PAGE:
ChefFit: Wearable fitness tech

It seems that technology has well and truly become a part of many of our fitness routines. With FitBits and Apple Watches now seen on about every second person out for a run, we thought we’d look into how effective these mod cons are.

As you probably know, at Chef Good we rely on well-researched science when it comes to healthy living and weight loss. We know that changing your diet and choosing Chef Good’s healthy options will result in better health. But can the same be said about wearable technology? Do they really make us fitter, healthier humans?


The rise in wearable technology

In the US one in six people already wears a piece of wearable technology, that’s 15% of the population. We’d suggest that Australia probably isn’t too far behind this figure.

CCS Insight looks to the future of wearable tech, they have reported that 411 million smart wearable devices, worth a staggering US$34 billion, will be sold in 2020. Whoa!

So, it doesn’t look that the rise in wearable tech is going to slow down anytime soon, but why are we wearing these devices?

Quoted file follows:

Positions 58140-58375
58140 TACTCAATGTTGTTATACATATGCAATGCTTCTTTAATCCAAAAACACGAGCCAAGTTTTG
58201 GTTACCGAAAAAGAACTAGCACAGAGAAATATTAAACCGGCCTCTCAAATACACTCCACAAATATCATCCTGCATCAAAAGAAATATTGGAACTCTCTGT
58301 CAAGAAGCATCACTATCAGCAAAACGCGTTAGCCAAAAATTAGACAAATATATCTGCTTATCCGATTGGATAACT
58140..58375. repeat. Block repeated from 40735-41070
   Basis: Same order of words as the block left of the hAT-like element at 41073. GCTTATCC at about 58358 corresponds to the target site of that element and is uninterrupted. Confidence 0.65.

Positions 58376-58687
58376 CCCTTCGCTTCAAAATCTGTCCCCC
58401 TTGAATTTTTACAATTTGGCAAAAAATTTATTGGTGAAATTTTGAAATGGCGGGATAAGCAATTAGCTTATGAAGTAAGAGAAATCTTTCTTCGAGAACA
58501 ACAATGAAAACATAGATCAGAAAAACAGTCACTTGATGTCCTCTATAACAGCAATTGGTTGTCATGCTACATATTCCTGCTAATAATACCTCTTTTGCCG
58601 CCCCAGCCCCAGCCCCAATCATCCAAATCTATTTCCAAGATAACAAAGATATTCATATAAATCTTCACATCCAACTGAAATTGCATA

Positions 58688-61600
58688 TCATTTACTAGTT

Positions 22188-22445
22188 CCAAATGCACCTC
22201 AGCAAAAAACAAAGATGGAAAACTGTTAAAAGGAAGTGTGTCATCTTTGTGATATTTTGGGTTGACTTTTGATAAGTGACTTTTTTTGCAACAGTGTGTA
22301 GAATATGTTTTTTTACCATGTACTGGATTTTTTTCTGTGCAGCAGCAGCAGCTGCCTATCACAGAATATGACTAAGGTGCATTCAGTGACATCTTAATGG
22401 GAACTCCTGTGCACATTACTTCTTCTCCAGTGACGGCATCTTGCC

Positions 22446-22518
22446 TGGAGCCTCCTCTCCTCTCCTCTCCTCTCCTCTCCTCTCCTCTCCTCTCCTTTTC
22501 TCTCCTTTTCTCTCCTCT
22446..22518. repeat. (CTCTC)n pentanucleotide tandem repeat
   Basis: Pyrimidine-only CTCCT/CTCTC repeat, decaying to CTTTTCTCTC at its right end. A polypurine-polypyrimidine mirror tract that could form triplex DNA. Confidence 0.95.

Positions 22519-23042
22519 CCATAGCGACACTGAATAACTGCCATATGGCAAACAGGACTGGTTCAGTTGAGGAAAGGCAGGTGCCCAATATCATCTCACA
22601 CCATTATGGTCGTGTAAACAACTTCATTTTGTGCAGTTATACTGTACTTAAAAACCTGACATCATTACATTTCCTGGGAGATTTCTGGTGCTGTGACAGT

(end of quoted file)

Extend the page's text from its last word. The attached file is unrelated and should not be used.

What does your Fitbit tell you?

fitbit gif

Wearable tech like Fitbits and Apples Watches track and monitor things such as fitness levels, sleep patterns, heart rate, steps taken, calorie intake and other biological functions.

They can help us to monitor key areas which can tell us a lot about our physical health. There is a wealth of data available to you and many an app to download to help you make sense of it.

With all this data literally at our fingertips, are we getting healthier for it?


The bottom line on wearable fitness tech

A recent study asked the question: But do these interventions make people healthier?

The answer? “Current empirical evidence is not supportive.”

It seems that little subjective research has been done into wearables and what research has been done is not showing positive results. In fact, the study cites that recent surveys showed 32% of users stop wearing these devices after six months and 50% after one year – not ideal for long term lifestyle change right?

The study also points out that most people who purchase wearable fitness technology already lead healthy lifestyles and are simply looking for a way to quantify their results. In other words, wearable technology is not being purchased or worn by those of us that need it most.


We want to hear from you!

Do you LOVE your Apple Watch? Or swear by your Fitbit? Or maybe you’re not a fan of wearable fitness technology?

Let us know what you think on our Facebook or Instagram.


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